Bribing Bank Employee Lawyers
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Is Bribing a Bank Employee Illegal?
The federal government has criminal laws in place that punish individuals who give or take bribes in the financial institution setting. The purpose of these laws is to prevent bank deposits from being harmed by bank employees making unsound and improper lines of credit to bribers. These laws are designed to protect deposits, not the banks themselves or their employees.
What Counts as Bribing a Bank Official?
If you give, offer, or promise anything of value to a bank employee with the intent to influence or reward the bank employee in connection with a transaction, you may be found to have bribed an official.
What If a Bank Official Accepts a Bribe?
If you are a bank employee who requests, demands, accepts, or agrees to accept anything of value from a person with the intent to reward them during a transaction may be found to have been bribed. Whether the bribe is actually given to the bank employee, or diverted to a third party, does not matter, as the law is intended to prevent a bank employee from being influenced.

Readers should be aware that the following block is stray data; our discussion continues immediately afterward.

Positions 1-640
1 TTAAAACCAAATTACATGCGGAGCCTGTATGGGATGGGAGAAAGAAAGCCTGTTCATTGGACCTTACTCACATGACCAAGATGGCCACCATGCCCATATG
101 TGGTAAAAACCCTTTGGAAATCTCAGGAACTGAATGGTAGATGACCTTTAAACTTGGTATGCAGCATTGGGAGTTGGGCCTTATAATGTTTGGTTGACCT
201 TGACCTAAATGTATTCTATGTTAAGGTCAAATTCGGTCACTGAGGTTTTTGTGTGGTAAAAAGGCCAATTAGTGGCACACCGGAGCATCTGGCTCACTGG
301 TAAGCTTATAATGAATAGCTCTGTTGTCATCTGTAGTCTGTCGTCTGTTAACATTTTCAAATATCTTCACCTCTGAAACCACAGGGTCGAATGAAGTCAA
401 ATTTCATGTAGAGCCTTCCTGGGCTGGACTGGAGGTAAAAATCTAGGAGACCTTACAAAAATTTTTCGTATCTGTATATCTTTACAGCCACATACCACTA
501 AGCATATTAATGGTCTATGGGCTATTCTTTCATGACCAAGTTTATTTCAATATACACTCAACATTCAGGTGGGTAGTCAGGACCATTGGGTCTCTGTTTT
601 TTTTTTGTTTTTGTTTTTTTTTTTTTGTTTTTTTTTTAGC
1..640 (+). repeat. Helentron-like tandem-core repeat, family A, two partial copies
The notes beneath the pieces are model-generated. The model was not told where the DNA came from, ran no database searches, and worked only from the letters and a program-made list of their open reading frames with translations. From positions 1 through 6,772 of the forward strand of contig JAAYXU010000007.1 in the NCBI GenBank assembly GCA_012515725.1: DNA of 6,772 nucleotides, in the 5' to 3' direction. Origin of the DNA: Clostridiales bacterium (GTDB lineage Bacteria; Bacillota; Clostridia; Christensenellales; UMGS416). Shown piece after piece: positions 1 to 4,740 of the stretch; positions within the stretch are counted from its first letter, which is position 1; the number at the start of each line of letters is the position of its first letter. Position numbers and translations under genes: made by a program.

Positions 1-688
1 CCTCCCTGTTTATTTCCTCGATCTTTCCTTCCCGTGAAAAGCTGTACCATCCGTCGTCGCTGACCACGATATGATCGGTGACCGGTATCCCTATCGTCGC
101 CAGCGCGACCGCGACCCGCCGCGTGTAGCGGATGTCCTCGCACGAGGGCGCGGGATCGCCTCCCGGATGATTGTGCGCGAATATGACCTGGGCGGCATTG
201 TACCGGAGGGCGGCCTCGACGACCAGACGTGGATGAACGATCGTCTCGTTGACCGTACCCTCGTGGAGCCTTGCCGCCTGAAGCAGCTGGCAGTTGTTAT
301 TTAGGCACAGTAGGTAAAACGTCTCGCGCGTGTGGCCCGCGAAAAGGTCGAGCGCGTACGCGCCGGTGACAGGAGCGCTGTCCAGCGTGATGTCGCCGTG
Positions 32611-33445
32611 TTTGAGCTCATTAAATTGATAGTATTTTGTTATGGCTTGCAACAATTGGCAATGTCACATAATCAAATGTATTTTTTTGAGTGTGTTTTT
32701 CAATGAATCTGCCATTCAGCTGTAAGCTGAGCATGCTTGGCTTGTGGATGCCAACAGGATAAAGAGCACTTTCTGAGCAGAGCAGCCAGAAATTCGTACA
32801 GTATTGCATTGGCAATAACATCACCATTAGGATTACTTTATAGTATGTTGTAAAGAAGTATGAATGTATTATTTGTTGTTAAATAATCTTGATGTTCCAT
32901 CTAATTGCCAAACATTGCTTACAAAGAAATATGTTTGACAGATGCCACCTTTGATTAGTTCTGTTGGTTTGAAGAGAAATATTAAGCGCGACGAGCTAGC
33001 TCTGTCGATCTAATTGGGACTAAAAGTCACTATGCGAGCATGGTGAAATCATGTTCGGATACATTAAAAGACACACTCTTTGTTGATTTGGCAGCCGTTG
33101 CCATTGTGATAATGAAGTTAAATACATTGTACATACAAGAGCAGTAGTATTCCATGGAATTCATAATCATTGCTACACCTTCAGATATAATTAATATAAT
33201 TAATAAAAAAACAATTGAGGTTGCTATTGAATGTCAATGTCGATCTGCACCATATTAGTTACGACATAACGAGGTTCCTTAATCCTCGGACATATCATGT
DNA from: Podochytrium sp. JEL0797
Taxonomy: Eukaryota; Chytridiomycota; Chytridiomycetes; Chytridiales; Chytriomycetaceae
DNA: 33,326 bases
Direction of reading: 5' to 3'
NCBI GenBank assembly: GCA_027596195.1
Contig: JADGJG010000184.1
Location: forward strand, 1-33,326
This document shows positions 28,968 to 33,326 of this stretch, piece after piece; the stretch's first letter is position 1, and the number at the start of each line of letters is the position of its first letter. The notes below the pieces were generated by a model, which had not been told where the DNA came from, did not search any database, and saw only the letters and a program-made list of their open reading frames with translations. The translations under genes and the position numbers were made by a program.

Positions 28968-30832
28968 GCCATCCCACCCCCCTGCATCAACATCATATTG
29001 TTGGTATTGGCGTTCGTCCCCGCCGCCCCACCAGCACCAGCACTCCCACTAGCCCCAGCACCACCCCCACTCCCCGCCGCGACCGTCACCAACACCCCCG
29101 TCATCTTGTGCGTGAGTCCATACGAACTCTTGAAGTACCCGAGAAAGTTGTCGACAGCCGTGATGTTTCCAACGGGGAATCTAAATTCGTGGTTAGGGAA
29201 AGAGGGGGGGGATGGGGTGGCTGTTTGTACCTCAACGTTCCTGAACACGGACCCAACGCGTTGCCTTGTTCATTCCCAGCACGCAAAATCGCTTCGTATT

What Is the Penalty for Giving or Accepting a Bribe?
If you are found guilty of giving or accepting a bribe you can be:
- Fined up to one million dollars, or three times the value of the bribe given, offered, promised, requested, demanded, accepted, or agreed to be accepted, depending on whichever is greater; or
- Sent to prison for no more than thirty years; or
- Both a fine and imprisonment
If the bribe is less than $100, then you may face a fine three times the value of the bribe given, a sentence of up to one year of imprisonment, or both.
Do I Need a Lawyer?
If you have been accused of giving or taking a bribe in a financial institution setting, you may want to consult an attorney who is experienced with white collar crimes. A lawyer can advise you of your rights and defenses that you may assert. Additionally, an attorney can defend you in legal proceedings that may arise after you have been accused.
Consult a Lawyer - Present Your Case Now!
Last Modified: 05-21-2014 04:44 PM PDT
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